With its close political, trade and cultural links to its nearest neighbour, no country is set to lose more than Ireland if Britain leaves the European Union."A British exit from the EU would send Ireland, Britain and Europe into uncharted and treacherous waters," says Danny McKoy, head of the Irish Business and Employers' Confederation, Ibec. "The UK's continued membership of the EU is of overwhelming strategic importance to Ireland and Irish business," adds McKoy, who is joined by many Irish business and political leaders calling for Britain to remain in the European Union when it holds a referendum on June 23. "Ireland exported nearly 14 billion euros worth of goods in 2015 and over 20 billion [euros] of trade in services in 2014 to Britain," says Simon McKeever, chief executive of the Irish Exporters' Association.

"The UK is Ireland's single biggest trading partner and the prospect of them moving outside the single EU market will obviously be a big concern for Irish exporters," says McKeever, who has appealed to Irish voters in Britain to vote to remain in the EU.

British-based Irish citizens, along with those from Malta and Cyprus, can vote in the referendum on whether Britain should leave the EU or remain a member. Citizens of other EU nations who are resident in Britain are not allowed to vote. "We know there's about half a million first-generation Irish, from the passport figures," says Liz Shanahan, co-chair of Irish4Europe, a group set up by Irish people in Britain to campaign against Brexit. "We're a mixed bag of business people, people in science, communications, politics, journalism, all walks of life," Shanahan says. "I have lived in Britain for donkey's years and have worked and set up businesses here while still holding an Irish passport."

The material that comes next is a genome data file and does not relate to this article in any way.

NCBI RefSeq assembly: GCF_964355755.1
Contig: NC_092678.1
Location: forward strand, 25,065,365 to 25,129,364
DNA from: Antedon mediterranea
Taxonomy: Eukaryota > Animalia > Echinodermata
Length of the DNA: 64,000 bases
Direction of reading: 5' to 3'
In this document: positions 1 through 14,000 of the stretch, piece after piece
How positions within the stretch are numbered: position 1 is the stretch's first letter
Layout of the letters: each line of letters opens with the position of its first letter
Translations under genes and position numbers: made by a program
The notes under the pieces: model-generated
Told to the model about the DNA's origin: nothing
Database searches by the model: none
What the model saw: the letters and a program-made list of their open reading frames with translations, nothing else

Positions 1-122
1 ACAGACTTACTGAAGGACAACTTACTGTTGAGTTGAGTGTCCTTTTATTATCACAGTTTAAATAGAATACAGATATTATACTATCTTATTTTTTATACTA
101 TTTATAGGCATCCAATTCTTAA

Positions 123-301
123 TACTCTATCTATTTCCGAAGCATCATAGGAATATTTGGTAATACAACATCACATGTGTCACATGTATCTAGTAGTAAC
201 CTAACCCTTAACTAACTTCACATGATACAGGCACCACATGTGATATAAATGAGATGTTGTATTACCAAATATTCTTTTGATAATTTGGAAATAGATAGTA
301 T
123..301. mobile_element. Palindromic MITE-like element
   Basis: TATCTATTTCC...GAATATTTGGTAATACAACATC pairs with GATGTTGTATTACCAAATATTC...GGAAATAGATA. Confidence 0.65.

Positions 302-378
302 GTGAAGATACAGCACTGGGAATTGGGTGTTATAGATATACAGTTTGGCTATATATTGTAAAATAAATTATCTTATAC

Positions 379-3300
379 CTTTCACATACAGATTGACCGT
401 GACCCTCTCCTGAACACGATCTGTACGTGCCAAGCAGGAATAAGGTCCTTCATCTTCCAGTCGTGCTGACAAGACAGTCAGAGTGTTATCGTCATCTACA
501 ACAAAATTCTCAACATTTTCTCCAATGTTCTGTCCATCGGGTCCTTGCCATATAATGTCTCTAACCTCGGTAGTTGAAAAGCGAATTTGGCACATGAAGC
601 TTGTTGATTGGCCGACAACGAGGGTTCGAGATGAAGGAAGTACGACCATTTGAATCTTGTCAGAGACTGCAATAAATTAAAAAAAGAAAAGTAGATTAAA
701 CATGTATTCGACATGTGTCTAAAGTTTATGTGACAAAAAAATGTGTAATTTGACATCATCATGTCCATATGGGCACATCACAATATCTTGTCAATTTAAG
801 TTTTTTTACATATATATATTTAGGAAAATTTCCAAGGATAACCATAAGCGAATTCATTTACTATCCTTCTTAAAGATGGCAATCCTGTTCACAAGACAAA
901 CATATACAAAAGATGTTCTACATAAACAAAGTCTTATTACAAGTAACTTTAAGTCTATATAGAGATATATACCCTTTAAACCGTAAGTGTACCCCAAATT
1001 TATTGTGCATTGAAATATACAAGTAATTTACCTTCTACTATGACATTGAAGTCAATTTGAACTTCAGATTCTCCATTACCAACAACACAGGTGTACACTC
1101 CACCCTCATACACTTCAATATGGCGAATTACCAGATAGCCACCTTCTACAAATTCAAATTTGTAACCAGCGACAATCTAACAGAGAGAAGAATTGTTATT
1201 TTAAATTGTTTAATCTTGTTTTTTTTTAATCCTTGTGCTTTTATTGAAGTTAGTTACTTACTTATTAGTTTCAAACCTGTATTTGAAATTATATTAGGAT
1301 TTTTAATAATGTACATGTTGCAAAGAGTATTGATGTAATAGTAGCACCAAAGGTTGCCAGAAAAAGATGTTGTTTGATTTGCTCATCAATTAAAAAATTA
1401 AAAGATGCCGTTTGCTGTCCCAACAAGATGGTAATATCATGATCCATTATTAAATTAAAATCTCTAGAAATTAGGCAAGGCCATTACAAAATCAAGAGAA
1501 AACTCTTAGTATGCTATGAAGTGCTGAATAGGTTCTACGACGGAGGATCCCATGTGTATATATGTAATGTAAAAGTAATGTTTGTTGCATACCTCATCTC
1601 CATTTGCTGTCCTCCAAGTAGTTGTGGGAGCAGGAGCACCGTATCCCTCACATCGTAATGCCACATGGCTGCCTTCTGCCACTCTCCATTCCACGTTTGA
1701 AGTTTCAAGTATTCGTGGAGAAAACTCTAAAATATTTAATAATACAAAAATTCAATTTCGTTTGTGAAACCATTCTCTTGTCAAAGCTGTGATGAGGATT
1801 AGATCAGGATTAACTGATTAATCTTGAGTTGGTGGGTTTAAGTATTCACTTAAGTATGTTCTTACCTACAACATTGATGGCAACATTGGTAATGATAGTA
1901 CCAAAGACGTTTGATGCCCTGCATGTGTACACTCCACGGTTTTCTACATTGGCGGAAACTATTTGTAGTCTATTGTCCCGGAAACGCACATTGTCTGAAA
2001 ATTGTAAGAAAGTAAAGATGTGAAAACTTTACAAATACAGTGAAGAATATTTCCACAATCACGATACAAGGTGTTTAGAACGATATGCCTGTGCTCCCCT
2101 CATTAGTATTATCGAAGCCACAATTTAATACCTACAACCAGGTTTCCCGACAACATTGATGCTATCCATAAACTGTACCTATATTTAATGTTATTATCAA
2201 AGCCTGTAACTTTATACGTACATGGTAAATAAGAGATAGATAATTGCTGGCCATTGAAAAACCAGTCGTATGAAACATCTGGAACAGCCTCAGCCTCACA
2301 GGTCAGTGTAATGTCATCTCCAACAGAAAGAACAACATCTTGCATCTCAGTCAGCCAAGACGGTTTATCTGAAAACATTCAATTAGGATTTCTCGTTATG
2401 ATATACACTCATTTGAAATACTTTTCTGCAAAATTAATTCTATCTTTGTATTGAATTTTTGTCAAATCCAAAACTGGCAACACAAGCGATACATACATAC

A Common Travel Area, in place since 1923, means there are no passport controls for Irish and British citizens travelling between the two countries as well as the British-controlled Channel Islands and the Isle of Man.    Britain also gives Irish citizens special treatment with voting rights in parliamentary elections.

"There are no guarantees that the Irish in Britain would retain their special status post-Brexit," Shanahan says.

"We are also concerned about the impact of Brexit generally. Brexit is potentially damaging to Ireland, particularly to Northern Ireland.

"The British and Irish have become much better friends through cooperation in Europe," she says. "We identify with each other and agree on a great deal of policy. This has had a very positive effect on Northern Ireland and our relationship generally. "The European Union put a lot of funding into the peace process and still puts a lot of funding into Northern Ireland. This would be lost if Britain pulls out." Ireland's Minister for Foreign Affairs Charlie Flanagan has said that the imposition of passport controls at the border with Northern Ireland would be "at best inconvenient and at worst a worryingly regressive step in terms of facilitating co-operation between both parts of the island." The reintroduction of a hard border between Northern Ireland and the Republic would also have implications for industry and trade.

"Ireland has a huge animation industry, for example, with bases in Belfast, Dublin and London. Goodness knows how these kind of operations will be affected," says Shanahan. The Irish Exporters Association says its members are already suffering as a result of the upcoming vote.

"The biggest problem at the moment is the uncertainty that surrounds the outcome," McKeever says.

"Last November the euro had dropped to under 70 pence against sterling, making Irish goods sold into Britain highly competitive," he says. "Irish firms were selling into Britain at the most competitive rate in 10 years.

"Brexit uncertainty has since weakened the pound against the euro by 15 per cent and this has had an effect on our members, with 60 per cent reporting that this fluctuation has already had an impact on their business." With the Irish4Europe campaign, which Flanagan has backed, Shanahan hopes to persuade the Irish community in Britain to engage with the debate and turn out to vote on June 23.

"There is a great deal of uncertainty about how changes would affect Irish people," she says.

"The embassy can see an upsurge in the number of applications for Irish passports. There are large numbers of second and third generation Irish in Britain and they could make a difference. It could potentially swing the vote."

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